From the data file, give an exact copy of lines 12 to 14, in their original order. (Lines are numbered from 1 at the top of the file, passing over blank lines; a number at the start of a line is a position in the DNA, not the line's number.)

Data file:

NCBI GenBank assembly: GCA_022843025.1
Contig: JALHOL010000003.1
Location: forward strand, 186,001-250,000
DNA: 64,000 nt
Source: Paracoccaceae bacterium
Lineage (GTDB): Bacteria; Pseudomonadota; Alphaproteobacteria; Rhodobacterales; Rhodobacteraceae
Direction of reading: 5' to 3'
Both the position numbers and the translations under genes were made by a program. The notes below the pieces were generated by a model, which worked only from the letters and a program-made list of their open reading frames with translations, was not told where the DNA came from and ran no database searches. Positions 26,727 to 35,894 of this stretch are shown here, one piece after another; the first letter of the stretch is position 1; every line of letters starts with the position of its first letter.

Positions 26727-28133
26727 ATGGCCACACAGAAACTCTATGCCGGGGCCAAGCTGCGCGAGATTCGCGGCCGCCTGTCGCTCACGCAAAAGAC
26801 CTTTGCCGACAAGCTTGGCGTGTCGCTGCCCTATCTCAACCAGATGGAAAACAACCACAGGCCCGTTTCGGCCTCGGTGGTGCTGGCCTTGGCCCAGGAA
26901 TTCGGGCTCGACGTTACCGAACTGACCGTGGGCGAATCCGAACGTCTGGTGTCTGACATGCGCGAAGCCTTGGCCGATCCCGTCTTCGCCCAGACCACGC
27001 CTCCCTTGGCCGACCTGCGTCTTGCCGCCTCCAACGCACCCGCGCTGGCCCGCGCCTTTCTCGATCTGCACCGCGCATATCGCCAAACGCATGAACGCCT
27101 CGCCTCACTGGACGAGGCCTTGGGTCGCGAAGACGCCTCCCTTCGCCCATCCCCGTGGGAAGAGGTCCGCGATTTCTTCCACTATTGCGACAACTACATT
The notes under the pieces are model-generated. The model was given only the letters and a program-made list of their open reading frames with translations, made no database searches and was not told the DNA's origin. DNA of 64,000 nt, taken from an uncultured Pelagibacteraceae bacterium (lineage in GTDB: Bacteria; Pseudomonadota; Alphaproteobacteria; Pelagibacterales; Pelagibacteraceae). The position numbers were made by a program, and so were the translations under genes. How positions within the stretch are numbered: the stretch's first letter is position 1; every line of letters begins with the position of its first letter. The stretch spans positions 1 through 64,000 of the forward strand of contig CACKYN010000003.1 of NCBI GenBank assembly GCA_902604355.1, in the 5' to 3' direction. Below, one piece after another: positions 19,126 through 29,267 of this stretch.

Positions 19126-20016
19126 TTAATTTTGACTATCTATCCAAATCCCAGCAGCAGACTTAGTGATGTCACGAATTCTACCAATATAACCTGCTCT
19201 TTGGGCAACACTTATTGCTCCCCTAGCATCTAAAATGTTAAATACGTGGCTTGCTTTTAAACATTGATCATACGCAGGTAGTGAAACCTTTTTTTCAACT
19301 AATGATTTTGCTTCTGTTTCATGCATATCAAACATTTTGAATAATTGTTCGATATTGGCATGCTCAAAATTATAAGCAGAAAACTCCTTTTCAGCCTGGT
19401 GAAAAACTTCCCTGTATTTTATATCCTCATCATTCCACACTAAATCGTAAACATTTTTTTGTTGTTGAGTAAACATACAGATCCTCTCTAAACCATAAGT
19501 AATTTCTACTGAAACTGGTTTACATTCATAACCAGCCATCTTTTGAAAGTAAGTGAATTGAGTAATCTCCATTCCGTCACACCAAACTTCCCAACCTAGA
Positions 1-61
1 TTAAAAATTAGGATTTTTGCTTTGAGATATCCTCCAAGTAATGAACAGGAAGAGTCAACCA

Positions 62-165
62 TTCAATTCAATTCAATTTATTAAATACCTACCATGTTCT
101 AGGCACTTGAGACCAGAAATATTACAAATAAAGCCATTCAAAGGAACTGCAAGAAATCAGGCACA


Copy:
26901 TTCGGGCTCGACGTTACCGAACTGACCGTGGGCGAATCCGAACGTCTGGTGTCTGACATGCGCGAAGCCTTGGCCGATCCCGTCTTCGCCCAGACCACGC
27001 CTCCCTTGGCCGACCTGCGTCTTGCCGCCTCCAACGCACCCGCGCTGGCCCGCGCCTTTCTCGATCTGCACCGCGCATATCGCCAAACGCATGAACGCCT
27101 CGCCTCACTGGACGAGGCCTTGGGTCGCGAAGACGCCTCCCTTCGCCCATCCCCGTGGGAAGAGGTCCGCGATTTCTTCCACTATTGCGACAACTACATT